MARCH 8, 1972.
THE PEOPLE OF THE STATE OF ILLINOIS, PLAINTIFF-APPELLEE,
EUGENE THOMAS, DEFENDANT-APPELLANT.
APPEAL from the Circuit Court of Cook County; the Hon. SAUL A.
EPTON, Judge, presiding.
MR. JUSTICE ADESKO DELIVERED THE OPINION OF THE COURT:
After a jury trial, Eugene Thomas, was found guilty of jumping bail. The trial court sentenced the defendant to the Illinois State Penitentiary for a period of not less than three years and not more than five years. The defendant raises the following two issues for review:
1. Whether the trial court properly denied the defendant's request for a continuance; and
2. Whether the trial court properly sustained the State's objection to defendant's testimony as to his intention at the time of the offense.
The facts are as follows:
On April 28, 1964, the defendant was arrested for burglary by Officer Giraldi. He was admitted to bail on May 15, 1964, and ordered to appear on May 22, 1964. On May 22, 1964, the defendant appeared as instructed but the case was continued and the defendant was ordered to appear on June 12, 1964. Officer Giraldi testified that he was in court on June 12, 1964, for about four hours starting at 9:30 A.M. and that he did not see the defendant at all during that time. The defendant testified that he visited the court on June 12, 1964, at about noon, but was told by a clerk that his case was not scheduled.
The defendant failed to appear on June 12, 1964, so the court on the motion of the State, entered a bond forfeiture and a warrant. Notice of the bond forfeiture was filled out by the clerk on June 15, 1964, and sent to the defendant at 6151 S. Champlain. The defendant testified that he has lived at 6151 S. Champlain since 1940. The defendant failed to respond to the notice of the bond forfeiture and on December 29, 1965, he was indicted for jumping bail. On January 17, 1966, the indictment was stricken with leave to reinstate. On December 22, 1969, the defendant was arrested by Officer Moran and on December 30, 1969, the jumping bail indictment was reinstated.
The defendant's trial for jumping bail commenced on February 18, 1970, after three continuances. Charles Cisek, Deputy Clerk of the Circuit Court testified that he was in Judge Napoli's courtroom on June 12, 1964, and that the Memorandum of Orders and the Official Journal of the clerk's office both make reference to the defendant on that day and that they indicate that he was not present when called.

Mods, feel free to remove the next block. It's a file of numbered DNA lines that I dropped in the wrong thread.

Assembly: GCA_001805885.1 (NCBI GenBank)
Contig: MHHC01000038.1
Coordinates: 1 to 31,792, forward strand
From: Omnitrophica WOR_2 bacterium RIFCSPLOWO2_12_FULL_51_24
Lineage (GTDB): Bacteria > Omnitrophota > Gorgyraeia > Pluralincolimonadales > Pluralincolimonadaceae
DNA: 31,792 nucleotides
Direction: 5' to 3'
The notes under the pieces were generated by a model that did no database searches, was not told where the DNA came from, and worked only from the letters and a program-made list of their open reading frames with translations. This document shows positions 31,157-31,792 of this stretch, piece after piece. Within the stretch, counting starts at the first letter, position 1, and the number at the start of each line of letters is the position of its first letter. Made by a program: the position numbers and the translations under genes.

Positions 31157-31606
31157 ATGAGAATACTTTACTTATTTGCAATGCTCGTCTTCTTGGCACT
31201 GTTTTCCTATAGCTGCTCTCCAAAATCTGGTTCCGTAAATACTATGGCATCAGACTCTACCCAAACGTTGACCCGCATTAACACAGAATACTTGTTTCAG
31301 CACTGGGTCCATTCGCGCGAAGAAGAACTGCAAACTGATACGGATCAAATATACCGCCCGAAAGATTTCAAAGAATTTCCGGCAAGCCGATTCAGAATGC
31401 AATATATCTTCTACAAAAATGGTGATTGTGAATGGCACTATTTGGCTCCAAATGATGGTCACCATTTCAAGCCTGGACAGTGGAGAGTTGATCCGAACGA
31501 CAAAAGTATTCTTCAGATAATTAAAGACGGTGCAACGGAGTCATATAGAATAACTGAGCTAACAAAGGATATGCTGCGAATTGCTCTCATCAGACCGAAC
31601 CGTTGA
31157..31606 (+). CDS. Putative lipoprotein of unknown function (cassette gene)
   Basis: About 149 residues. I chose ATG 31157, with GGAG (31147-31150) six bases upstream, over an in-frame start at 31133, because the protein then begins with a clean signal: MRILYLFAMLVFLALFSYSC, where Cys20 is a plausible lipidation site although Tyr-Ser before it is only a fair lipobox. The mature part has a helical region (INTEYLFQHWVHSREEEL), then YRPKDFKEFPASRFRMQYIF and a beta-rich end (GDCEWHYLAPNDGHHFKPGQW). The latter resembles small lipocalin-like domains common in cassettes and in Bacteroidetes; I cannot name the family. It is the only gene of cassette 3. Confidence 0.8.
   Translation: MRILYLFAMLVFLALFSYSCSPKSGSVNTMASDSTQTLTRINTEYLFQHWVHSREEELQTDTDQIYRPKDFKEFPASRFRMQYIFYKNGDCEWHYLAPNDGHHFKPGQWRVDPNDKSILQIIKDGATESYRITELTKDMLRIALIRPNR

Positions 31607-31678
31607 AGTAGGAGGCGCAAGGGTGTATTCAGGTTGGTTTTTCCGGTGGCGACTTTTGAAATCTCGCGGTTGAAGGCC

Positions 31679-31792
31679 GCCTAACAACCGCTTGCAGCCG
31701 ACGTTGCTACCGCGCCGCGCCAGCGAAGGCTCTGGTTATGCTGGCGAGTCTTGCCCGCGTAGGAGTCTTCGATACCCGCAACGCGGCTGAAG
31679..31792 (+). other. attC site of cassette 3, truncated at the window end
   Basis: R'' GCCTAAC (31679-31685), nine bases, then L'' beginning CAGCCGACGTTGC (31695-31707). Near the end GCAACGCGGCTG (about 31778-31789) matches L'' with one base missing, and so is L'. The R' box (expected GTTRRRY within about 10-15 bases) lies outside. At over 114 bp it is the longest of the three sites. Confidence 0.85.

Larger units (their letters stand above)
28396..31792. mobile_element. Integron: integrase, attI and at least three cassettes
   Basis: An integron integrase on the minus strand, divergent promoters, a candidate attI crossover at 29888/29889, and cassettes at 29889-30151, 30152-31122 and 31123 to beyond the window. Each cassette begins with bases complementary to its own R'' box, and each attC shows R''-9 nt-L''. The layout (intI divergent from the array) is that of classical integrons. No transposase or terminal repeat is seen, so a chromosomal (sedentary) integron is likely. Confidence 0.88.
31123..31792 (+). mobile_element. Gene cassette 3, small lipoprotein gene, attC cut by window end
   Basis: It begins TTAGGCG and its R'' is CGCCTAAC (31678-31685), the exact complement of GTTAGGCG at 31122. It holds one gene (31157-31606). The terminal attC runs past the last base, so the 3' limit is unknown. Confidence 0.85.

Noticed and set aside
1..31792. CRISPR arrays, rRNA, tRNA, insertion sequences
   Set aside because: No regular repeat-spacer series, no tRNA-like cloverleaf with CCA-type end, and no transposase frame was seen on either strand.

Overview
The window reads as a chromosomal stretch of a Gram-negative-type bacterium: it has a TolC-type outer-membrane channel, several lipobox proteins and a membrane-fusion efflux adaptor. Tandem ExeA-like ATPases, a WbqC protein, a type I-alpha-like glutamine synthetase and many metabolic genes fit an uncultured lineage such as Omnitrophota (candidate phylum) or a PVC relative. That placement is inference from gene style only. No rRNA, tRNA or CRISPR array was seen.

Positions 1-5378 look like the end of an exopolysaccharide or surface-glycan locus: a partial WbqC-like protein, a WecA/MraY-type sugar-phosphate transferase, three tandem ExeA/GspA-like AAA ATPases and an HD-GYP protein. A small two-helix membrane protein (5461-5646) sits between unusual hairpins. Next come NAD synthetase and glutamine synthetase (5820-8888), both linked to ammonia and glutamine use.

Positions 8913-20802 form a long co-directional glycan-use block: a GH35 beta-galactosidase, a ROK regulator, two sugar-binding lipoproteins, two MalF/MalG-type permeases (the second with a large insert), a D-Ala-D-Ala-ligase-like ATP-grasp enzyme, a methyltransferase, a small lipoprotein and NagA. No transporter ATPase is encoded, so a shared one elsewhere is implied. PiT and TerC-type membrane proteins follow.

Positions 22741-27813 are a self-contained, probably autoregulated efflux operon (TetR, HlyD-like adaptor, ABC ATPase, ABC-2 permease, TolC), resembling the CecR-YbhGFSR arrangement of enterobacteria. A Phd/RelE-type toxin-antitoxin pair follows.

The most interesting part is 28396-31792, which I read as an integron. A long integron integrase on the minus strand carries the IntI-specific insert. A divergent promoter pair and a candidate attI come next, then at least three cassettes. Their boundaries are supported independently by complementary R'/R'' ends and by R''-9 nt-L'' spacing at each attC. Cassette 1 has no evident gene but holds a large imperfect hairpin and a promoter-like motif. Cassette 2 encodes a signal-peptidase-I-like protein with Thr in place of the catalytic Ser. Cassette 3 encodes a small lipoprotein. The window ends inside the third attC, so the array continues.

The defense attempted to obtain the defendant's testimony regarding his state of mind at the time of the offense. The court sustained the State's objection to the question. The defendant's request for a one day continuance to obtain defendant's wife as a witness was denied. The court granted the defendant a two hour recess.
Defendant urges that the trial court committed reversible error in denying a continuance of the trial on motion of defendant's counsel.
On January 30, 1970, the defendant stated that he was ready for trial. The jury was selected on February 18, 1970. On February 19, 1970, the defendant requested a one day continuance in order to obtain a witness. Defendant's motion for a continuance was made after the prosecution had rested. The court granted the defendant a two hour noon recess on February 19, 1970 to find the witness.
Defendant's counsel stated that the missing witness, defendant's wife, would generally corroborate the matters which the defendant uncontradictedly testified to that related to her. The missing witness did not go to court with the defendant on the day in question, June 12, 1964. The defendant has failed to show the materiality of the testimony of the proposed witness and had sufficient time to subpoena his witness.
• 1, 2 The matter of granting a continuance is within the sound discretion of the trial court and it is only where the record shows an abuse of such discretion that the conviction will be reversed. People v. Harper, 31 Ill.2d 51, 198 N.E.2d 825; People v. Clark, 9 Ill.2d 46, 137 N.E.2d 54.